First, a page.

Movie Id:
Movie Name:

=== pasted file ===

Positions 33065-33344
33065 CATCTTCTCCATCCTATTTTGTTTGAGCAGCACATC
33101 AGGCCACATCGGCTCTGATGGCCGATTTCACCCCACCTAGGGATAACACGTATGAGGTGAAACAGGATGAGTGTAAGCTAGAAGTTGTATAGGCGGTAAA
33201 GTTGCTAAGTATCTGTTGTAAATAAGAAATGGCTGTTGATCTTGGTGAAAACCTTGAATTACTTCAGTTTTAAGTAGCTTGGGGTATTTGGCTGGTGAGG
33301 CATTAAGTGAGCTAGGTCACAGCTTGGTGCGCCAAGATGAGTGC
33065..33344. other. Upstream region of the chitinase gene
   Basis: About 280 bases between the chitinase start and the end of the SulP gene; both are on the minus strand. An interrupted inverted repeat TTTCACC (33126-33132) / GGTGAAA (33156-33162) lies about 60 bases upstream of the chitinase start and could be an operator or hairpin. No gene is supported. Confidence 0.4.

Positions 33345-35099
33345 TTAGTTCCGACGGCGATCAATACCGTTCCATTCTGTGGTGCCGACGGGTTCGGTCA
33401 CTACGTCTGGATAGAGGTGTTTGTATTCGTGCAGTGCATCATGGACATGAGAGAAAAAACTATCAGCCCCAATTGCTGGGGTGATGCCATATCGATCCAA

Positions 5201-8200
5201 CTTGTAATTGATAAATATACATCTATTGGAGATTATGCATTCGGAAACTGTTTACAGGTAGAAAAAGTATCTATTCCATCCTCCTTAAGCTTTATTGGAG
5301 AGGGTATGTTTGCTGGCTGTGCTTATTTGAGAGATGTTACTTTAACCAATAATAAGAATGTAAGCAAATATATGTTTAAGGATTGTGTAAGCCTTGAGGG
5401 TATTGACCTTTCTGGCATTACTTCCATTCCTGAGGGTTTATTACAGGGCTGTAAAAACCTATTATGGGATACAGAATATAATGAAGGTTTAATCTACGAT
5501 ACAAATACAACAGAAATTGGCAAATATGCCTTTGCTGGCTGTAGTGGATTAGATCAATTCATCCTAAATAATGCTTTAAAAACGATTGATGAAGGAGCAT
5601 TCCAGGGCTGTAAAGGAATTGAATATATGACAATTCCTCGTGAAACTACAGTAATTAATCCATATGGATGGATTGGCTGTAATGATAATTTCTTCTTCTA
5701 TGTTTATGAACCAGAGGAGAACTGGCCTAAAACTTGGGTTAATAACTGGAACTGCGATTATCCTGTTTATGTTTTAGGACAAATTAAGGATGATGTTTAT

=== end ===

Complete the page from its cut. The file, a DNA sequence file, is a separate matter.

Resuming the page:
Movie Actors: